In the third year of the Kanbun era (1663), the first-generation Kyūsetsu
was retained by the Hagi Mōri clan to establish Miwagama as an official kiln.
In the second year of the Tenna era (1682), the kiln moved to its present location.
Over the generations since, Miwagama has continued to produce work full of creativity and individuality.
With the Meiji Restoration, Miwagama lost the patronage of the Mōri clan.
Still, the kiln continued to operate, preserving the techniques of the Hagi tradition.
After several generations, the eighth generation head of Miwagama, Setsuzan, was presented with a work of calligraphy reading "Fusōjiryū" by Sanjō Sanetomi, who was the Dajo Daijin (Chancellor of the Realm) of the Meiji government.
The tenth generation Kyūsetsu (Kyūwa) adopted the phrase "Fusōjiryū" as the family maxim, and with over 200 years of history, a new name was bestowed on Miwagama: Fusōan.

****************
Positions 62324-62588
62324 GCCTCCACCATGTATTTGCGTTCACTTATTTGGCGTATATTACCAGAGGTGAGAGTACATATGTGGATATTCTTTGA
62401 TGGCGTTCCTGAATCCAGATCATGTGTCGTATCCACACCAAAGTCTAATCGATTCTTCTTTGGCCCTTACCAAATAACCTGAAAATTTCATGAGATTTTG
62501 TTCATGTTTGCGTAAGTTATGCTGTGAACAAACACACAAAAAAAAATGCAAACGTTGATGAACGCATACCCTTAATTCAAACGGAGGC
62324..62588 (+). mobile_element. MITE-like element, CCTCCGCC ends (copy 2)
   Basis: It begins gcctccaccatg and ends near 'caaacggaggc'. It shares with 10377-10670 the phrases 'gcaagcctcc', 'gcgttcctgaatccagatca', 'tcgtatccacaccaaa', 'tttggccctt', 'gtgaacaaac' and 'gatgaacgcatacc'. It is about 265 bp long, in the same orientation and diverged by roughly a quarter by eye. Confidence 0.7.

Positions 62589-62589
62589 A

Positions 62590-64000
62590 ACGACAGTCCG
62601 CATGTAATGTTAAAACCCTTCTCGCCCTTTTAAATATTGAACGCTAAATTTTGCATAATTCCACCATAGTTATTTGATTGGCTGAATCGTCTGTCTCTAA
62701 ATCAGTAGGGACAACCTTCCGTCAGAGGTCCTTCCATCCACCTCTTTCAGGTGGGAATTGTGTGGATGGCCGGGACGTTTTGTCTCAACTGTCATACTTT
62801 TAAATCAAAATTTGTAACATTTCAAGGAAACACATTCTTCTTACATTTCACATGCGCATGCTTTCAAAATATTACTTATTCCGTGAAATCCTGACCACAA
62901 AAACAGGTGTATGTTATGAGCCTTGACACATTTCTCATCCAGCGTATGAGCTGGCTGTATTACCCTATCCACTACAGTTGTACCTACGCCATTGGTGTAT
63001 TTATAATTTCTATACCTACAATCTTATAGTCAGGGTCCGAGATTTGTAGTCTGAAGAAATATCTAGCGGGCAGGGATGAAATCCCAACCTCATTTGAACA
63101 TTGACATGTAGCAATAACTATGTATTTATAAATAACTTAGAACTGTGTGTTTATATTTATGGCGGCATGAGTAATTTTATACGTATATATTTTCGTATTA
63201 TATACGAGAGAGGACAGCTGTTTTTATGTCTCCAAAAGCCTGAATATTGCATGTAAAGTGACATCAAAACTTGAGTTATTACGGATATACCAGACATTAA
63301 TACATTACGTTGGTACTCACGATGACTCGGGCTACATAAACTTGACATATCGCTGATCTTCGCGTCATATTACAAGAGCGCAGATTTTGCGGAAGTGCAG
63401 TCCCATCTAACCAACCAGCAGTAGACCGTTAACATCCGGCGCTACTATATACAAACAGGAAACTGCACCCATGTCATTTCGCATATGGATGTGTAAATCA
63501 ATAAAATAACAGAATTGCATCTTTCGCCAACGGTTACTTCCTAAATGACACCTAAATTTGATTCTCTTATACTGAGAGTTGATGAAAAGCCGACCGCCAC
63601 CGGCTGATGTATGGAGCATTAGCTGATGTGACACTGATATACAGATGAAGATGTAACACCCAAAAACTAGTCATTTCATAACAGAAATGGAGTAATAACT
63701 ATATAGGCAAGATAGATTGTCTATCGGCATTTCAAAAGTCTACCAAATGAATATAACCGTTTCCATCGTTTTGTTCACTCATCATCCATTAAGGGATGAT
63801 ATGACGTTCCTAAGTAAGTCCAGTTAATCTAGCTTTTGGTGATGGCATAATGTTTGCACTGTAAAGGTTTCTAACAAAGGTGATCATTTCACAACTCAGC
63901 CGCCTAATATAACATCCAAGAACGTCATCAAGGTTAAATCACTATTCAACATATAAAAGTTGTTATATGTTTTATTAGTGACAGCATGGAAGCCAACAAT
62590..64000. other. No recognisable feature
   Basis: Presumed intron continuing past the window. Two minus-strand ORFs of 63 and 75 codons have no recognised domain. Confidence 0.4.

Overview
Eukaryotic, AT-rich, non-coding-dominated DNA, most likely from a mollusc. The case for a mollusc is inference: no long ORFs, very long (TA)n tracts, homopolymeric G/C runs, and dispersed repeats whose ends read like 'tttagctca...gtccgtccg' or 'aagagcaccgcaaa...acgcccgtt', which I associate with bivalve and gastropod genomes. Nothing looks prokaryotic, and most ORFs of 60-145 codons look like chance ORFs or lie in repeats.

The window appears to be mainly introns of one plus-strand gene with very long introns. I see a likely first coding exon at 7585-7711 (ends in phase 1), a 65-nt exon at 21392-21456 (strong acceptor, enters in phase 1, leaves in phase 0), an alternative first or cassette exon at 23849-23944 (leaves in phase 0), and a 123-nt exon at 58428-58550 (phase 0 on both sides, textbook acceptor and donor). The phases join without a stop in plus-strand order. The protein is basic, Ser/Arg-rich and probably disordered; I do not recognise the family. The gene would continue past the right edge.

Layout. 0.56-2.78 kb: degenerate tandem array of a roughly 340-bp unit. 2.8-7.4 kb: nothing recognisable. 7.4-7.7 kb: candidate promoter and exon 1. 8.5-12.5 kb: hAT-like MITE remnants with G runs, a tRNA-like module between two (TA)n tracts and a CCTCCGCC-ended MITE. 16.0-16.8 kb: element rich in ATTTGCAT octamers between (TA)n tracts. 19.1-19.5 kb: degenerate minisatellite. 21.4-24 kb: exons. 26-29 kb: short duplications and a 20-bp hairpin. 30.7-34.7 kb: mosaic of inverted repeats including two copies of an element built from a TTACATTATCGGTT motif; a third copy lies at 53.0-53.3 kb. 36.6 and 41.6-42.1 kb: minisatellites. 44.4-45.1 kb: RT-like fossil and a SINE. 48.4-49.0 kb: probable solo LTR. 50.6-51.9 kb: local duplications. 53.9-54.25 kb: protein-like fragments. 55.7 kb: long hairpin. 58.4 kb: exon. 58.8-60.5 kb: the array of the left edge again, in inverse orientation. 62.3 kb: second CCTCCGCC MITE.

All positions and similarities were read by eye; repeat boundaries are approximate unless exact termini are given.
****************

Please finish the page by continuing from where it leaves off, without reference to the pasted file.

Today, Fusōan Miwagama continues to innovate, while preserving tradition at the same time.
Kyūsetsu White Glaze
Kyūsetsu white glaze is a straw ash glaze developed by tenth generation Kyūsetsu (Kyūwa) and perfected by eleventh generation Kyūsetsu (Jusetsu).
The current head of Miwagama, Miwa Kazuhiko, continues to take full advantage of this beautiful glaze in creating his own unique forms.
On a slope on the east side of the property there is a noborigama climbing kiln, built in the early Meiji period.
On exhibit at Miwagama are molds dating back to the first generation Kyūsetsu.
On the back of a mold for a "Leaf-Shaped Plate," there is an inscription reading "Made by Miwa Kyūsetsu, September 1688."